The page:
The most compelling case for more F1 teams

It is rare that the Formula One regulatory or financial landscape remains static, but the turn of the next decade marks a significant milestone even for this sport.

The 2020–21 window could represent one of the sport’s most important overhauls in years, with ordinarily intermittent posturing about aerodynamics, power units and money all coming to a head at the turn of the next decade.

First this is the 2020 expiry of most of the sport’s much maligned commercial treaties. With the new commercial rights holder in place and agitating for change, this will form the backdrop for the upcoming three to four years.

But alongside that are proposed changes to Formula One’s power unit philosophy, with simpler power plants billed to bring costs down and entice new engine builders into the sport in an effort to diversify performance and break the power base of the sport’s big manufacturers.

Further, updates to the technical regulations cannot be ruled out in the short to medium term despite 2017’s wholesale changes — Ross Brawn has made no secret of his desire to tweak the rules to allow smaller teams to become more competitive.

In summary, almost everything is on the table post-2020, which is no bad thing — these changes create an opportunity for the commercial, technical and engine regulations to align in order to foster new teams entering Formula One.

In 2017 just 10 teams compete for the world championship, but the sporting regulations allow 26 cars to enter each season.

The addition of three teams would bring more than just colour; the three additional seats would be invaluable for the health of the currently almost stagnant driver pool.

In truth the problem is the sport’s 10 teams — all bar Haas longstanding competitors in the championship — have arrived at such comfortable levels competence that none are filling the traditional F1 role of the plucky, risk-taking midfielder.

Force India, perhaps the last such team to play this part, is attempting an unlikely assault on third in the championship. Williams believes it can rebound to occupy that same position, as it has done for the past three years. Renault bought Lotus and is climbing only upwards. Haas remains committed to its current drivers in these formative years of its existence.

Only Toro Rosso and Sauber remain unaccounted for, but with Toro Rosso beholden to the Red Bull Junior Team and Sauber on the verge of becoming something of a de facto Ferrari proving ground, the route to Formula One remains stubbornly closed to anyone not both affiliated with an F1 team and arriving at precisely the right moment.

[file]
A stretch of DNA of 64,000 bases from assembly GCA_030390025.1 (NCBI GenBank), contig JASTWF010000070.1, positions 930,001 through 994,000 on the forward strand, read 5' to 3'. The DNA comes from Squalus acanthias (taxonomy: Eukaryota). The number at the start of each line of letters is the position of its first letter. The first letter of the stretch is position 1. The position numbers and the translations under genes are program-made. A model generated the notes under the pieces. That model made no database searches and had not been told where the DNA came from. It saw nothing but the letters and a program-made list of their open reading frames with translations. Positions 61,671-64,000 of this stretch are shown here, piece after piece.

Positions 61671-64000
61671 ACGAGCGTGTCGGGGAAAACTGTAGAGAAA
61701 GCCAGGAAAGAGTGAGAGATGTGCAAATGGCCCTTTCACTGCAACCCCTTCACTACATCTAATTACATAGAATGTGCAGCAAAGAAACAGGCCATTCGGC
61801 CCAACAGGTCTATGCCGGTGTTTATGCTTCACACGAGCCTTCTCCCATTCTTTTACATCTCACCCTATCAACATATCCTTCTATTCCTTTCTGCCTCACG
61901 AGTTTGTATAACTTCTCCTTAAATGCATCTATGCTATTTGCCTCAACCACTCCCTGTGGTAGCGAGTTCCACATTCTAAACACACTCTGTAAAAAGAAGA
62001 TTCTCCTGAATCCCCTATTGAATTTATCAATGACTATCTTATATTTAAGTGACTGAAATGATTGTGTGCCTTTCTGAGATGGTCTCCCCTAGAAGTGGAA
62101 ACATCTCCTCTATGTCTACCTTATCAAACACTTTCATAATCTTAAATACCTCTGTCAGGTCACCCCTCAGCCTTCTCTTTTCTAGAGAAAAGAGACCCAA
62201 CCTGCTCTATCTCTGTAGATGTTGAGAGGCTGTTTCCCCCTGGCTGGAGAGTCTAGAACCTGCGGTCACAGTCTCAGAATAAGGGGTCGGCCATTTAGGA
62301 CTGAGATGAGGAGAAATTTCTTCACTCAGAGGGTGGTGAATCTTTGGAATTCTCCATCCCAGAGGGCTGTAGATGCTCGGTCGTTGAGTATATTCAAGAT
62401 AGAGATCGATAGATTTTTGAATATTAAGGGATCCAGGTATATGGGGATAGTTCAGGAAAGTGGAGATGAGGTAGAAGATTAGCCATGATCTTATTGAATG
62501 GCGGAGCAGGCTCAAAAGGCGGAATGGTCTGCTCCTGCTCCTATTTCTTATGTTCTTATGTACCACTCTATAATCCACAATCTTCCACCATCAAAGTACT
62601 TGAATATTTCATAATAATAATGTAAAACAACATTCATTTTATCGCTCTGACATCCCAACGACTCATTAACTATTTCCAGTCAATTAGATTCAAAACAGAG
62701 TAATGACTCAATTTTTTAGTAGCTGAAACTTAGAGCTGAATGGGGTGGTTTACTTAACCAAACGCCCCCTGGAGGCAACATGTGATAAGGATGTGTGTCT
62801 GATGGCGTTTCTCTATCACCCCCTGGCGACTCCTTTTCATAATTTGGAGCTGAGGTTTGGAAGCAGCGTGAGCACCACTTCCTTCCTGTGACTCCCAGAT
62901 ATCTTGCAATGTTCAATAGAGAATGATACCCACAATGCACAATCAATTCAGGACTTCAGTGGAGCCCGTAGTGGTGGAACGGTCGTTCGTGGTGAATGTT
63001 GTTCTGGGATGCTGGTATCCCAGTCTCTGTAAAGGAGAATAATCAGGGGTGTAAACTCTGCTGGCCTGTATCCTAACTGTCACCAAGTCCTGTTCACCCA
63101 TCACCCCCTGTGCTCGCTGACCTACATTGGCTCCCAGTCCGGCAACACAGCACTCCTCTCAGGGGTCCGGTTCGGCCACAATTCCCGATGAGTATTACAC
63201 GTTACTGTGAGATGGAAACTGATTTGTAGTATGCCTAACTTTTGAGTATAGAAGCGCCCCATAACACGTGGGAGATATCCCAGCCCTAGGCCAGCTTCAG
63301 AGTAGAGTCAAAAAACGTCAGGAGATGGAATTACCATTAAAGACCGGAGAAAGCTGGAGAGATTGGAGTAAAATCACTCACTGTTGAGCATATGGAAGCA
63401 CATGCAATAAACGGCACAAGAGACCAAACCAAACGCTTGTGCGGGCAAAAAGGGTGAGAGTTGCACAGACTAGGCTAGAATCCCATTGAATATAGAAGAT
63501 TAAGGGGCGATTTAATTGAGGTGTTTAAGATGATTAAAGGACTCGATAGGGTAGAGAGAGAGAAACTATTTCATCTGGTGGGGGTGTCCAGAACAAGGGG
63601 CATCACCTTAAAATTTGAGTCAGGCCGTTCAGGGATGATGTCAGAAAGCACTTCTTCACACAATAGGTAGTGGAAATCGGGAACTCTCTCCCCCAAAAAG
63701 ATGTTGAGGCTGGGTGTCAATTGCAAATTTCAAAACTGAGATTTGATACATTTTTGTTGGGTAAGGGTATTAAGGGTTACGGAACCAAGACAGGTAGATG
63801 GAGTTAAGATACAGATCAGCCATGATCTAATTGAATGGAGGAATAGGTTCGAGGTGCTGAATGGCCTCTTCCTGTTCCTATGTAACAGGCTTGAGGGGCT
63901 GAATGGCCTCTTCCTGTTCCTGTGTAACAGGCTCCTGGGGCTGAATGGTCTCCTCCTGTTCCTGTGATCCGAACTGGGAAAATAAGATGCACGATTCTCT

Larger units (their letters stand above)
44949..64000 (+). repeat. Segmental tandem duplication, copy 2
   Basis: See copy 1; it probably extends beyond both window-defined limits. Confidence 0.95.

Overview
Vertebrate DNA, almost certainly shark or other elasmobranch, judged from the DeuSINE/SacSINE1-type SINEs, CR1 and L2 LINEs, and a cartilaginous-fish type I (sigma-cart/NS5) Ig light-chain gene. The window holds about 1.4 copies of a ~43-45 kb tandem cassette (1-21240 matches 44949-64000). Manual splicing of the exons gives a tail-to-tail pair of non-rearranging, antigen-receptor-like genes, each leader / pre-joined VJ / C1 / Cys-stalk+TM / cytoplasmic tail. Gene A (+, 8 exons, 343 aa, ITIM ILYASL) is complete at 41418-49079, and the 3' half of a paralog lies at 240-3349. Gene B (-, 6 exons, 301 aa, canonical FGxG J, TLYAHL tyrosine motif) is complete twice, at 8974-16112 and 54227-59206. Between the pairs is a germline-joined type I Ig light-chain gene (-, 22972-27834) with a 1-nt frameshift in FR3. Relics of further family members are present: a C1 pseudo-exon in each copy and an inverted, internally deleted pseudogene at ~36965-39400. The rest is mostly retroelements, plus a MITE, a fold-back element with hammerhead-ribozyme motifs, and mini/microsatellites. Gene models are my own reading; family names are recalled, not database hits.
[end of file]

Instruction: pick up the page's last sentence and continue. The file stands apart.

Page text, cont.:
The post-Hungarian Grand Prix in-season test, featuring a number of junior F1 hopefuls, only emphasised the sport’s lack of opportunity. With the exception Charles Leclerc, Formula Two’s runaway championship leader, none appeared close to an F1 drive.

Lando Norris is highly rated by McLaren, but the team is committed to keeping Fernando Alonso, and if Stoffel Vandoorne begins delivering on his junior-level promise, Norris will struggle to find a full-time way into Woking.

Oliver Rowland, currently second in the F2 championship, tested along with Nicholas Latifi for Renault, but Robert Kubica is arguably ranked ahead of both in the race to replace Jolyon Palmer.

Force India gave track time to European F3’s Nikita Mazepin and DTM’s Luca Auer, but with higher-placed seats unavailable for current drivers Sergio Perez and Esteban Ocon, neither junior will find F1 accessible in the short term.

Mercedes is backing GP3 leader George Russell, considered by many to be Britain’s next F1 hope, but with Mercedes struggling just to keep Pascal Wehrlein in F1, the Briton’s route to F1 remains unclear.

Even the Red Bull Junior Team, which typically runs Toro Rosso’s driver roster with ferocious ruthlessness, seems unwilling to replace Daniil Kvyat with 2016’s GP2 champion Pierre Gasly, as elaborated here last month.

But the lack of depth in the F1 driver pool was evident even earlier this season, when Felipe Massa ended his brief retirement to replace the Mercedes-bound Valtteri Bottas at Williams. Moreover, he’s likely to remain there — or, for an outside chance, be replaced by Paul di Resta — because there are no adequately experienced drivers to take his place.

Formula One is crying out for the reinstatement of a traditional, independent midfield willing to take a risk on a young driver’s career. Without it all but the few drivers who capture the attention of the big teams with the resources to induct them into junior programmes risk missing out on a Formula One opportunity — and F1 misses out on a whole generation of new sporting stories.

For this reason F1 must prioritise filling the empty three places on the grid for the sake of the show — and for the benefit of the drivers.